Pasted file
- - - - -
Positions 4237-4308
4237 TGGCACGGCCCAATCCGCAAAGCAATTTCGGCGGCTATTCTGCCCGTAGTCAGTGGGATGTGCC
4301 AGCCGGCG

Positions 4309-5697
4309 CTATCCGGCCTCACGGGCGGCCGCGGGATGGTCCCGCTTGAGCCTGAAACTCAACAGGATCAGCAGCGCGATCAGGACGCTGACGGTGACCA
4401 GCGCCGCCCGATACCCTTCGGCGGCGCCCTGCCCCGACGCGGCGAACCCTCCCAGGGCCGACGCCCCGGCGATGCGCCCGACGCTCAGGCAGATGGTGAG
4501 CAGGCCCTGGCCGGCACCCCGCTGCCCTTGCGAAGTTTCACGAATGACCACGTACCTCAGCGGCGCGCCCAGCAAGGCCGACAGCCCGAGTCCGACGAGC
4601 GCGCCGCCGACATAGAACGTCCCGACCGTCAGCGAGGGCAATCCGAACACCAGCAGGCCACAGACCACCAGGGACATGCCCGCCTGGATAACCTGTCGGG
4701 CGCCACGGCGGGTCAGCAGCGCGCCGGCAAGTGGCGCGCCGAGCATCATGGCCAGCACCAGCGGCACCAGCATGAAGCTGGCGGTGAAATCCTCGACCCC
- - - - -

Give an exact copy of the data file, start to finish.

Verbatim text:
Positions 4237-4308
4237 TGGCACGGCCCAATCCGCAAAGCAATTTCGGCGGCTATTCTGCCCGTAGTCAGTGGGATGTGCC
4301 AGCCGGCG

Positions 4309-5697
4309 CTATCCGGCCTCACGGGCGGCCGCGGGATGGTCCCGCTTGAGCCTGAAACTCAACAGGATCAGCAGCGCGATCAGGACGCTGACGGTGACCA
4401 GCGCCGCCCGATACCCTTCGGCGGCGCCCTGCCCCGACGCGGCGAACCCTCCCAGGGCCGACGCCCCGGCGATGCGCCCGACGCTCAGGCAGATGGTGAG
4501 CAGGCCCTGGCCGGCACCCCGCTGCCCTTGCGAAGTTTCACGAATGACCACGTACCTCAGCGGCGCGCCCAGCAAGGCCGACAGCCCGAGTCCGACGAGC
4601 GCGCCGCCGACATAGAACGTCCCGACCGTCAGCGAGGGCAATCCGAACACCAGCAGGCCACAGACCACCAGGGACATGCCCGCCTGGATAACCTGTCGGG
4701 CGCCACGGCGGGTCAGCAGCGCGCCGGCAAGTGGCGCGCCGAGCATCATGGCCAGCACCAGCGGCACCAGCATGAAGCTGGCGGTGAAATCCTCGACCCC